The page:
By Joe Mellor, Deputy Editor
During a public rally, at the weekend, the Shadow Chancellor said he would support direct action by teachers, nurses and junior doctors.
He turned on casino bankers who brought on the worst recession since the 1930s. He said that Tory Government used the economic downturn to cut benefits to the poorest in society. McDonnell also promised to end austerity, stop the privatisation of the NHS and to build a huge number of new council houses.
Mr McDonnell indicated he fully supported teachers and nurses walk out strike action and pledged to bring down the Tory Government through this type of direct protest.
It was an incendiary speech, and the claim that the era of Labour leaders’ refusing to back industrial action is “over,” may ruffle some feathers in his own party.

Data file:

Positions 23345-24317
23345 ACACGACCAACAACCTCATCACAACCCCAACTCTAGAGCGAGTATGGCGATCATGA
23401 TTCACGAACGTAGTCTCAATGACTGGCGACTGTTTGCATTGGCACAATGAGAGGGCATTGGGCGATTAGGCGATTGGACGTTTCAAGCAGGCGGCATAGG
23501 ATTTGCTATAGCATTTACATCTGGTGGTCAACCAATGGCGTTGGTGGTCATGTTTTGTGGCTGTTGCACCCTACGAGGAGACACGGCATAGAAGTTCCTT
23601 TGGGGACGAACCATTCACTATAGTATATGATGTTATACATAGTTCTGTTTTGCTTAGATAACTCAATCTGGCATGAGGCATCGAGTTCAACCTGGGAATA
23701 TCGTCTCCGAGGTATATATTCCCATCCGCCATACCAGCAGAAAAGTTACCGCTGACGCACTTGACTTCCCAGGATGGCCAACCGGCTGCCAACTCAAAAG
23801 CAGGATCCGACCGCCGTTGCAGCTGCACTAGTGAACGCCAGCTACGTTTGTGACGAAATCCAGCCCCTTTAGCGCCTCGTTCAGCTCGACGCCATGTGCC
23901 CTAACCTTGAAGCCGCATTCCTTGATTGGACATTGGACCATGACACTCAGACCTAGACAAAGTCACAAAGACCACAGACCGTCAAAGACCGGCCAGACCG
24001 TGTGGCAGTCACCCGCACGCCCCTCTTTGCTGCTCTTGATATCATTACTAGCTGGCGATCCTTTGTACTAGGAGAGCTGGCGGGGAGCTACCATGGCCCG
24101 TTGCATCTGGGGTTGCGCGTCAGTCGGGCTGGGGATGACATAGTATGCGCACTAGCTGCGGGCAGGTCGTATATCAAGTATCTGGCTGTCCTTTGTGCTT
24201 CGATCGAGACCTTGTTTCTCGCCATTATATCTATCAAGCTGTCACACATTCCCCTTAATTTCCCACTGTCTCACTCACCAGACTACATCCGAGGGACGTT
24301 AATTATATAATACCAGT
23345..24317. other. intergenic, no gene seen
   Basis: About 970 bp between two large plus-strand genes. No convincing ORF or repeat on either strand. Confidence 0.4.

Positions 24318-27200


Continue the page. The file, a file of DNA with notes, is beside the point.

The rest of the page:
He pledged “solidarity” with his “brother and sisters,” who are willing to strike against savage Tory cuts and sung the praises of disabled protestors “who on a regular basis are storming Parliament.”
McDonnell said: “When they come to academise our schools, if the teachers wish to take industrial action we will be with them in solidarity.
“And the same with nurses and their bursaries – it’s the same every other struggle as we go forward now, because above all else now we need solidarity.”
He told the partisan crowd that they were able to “bring this Government down” before the 2020 election.
“We need determination that will defeat them at every opportunity – whether it is in Parliament, on the picket lines or on the streets.
“If we can work in solidarity together, we don’t have to wait to the election in 2020. We have got to work to bring this Government down at the first opportunity.”
Left-wing Labour voters would revel in his words, but the center ground of the party may try and distance themselves from some of his statements, especially his plans for Trident. On which he vowed to scrap Trident nuclear weapons “if we can win the argument in the party”.
Watch his speech here courtesy of Fourman Films